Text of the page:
Long–term straw retention drives carbon sequestration and crop productivity in dryland soils C sequestration

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Stephen Yeboah Shirley Lamptey Renzhi Zhang

Abstract

Higher population densities in rural areas and climate change have necessitated technical change in crop production. Intensification without causing degradation is required to cope with changing population dynamics.  A study was conducted to assess the influence of tillage systems on crop yield and soil carbon balance in a long-term spring wheat?field pea rotation in a rain–fed semiarid Loess Plateau environment. Experimental work included the following treatments: conventional tillage with straw removed (T), no till with straw removed (NT), no till with straw retention (NTS) and conventional tillage with straw incorporated (TS). Straw treated soils resulted in decreased soil temperature and increased soil moisture  compared to soils with straw removed. No tillage with straw retained treatments produced the highest average grain yield of 1809 kg ha–1 on average than that of conventional tillage with straw removed (1280 kg ha–1) and no till with straw removed (1337 kg ha–1). No tillage with straw retained and conventional tillage with straw incorporated had positive soil C balance, but the effect was greater on no tillage plots. The lower C inputs under treatments witht straw removed translated into negative soil C balance. NTS farming practices demonstrated sustained increases in soil quality and crop productivity, whiles treatments with straw removed reduced carbon inputs in dryland cropping system.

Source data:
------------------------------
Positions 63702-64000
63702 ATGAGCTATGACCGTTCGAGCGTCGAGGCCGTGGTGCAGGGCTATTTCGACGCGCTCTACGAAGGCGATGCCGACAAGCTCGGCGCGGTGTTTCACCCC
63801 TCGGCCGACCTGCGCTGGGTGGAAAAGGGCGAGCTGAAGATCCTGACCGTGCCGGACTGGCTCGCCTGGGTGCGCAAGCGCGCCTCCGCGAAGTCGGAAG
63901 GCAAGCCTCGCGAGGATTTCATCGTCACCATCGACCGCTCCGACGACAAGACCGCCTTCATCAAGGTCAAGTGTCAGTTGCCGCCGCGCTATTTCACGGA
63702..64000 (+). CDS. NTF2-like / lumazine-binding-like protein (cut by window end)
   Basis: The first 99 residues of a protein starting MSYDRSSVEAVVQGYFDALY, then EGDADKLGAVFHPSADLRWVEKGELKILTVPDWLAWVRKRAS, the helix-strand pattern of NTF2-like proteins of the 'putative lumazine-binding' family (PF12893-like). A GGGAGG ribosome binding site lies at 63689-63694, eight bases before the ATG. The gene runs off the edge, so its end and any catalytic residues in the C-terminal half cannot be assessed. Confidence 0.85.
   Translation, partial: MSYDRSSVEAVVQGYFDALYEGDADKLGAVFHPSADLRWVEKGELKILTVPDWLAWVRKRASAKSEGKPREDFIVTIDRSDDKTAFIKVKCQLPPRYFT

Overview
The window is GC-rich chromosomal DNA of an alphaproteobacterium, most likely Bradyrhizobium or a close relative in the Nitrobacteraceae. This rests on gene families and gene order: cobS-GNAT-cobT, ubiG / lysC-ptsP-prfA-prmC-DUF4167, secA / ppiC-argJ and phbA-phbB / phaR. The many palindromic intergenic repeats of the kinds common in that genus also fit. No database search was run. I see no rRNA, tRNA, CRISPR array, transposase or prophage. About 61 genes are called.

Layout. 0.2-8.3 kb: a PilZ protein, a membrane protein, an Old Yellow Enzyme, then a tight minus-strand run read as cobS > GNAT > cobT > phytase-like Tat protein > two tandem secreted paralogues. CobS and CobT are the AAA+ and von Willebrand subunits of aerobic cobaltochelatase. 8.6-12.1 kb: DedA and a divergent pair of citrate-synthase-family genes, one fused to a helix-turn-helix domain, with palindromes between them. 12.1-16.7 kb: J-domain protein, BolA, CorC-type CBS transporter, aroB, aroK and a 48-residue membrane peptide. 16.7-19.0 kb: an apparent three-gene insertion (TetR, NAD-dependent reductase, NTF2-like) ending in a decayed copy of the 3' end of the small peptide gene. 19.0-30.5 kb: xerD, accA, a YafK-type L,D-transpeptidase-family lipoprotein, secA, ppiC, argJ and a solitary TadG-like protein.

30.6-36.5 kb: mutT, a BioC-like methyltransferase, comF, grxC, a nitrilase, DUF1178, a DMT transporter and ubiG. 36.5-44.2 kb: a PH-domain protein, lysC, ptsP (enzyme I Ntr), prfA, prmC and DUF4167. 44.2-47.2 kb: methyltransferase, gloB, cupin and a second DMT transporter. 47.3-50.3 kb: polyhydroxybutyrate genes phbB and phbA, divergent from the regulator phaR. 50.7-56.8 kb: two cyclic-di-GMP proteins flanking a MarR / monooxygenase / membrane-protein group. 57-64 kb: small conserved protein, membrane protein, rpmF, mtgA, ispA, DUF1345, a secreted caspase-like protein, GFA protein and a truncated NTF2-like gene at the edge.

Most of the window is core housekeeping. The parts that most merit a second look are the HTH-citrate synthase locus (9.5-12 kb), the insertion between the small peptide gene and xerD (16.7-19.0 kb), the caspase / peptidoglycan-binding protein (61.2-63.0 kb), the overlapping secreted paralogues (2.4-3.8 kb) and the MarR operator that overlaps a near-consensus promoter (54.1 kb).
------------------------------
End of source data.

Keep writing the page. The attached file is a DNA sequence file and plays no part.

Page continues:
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Yeboah, S., Lamptey, S., & Zhang, R. (2018). Long–term straw retention drives carbon sequestration and crop productivity in dryland soils. Advances in Agricultural Science, 6(4), 60-71. Retrieved from http://aaasjournal.org/submission/index.php/aaas/article/view/97
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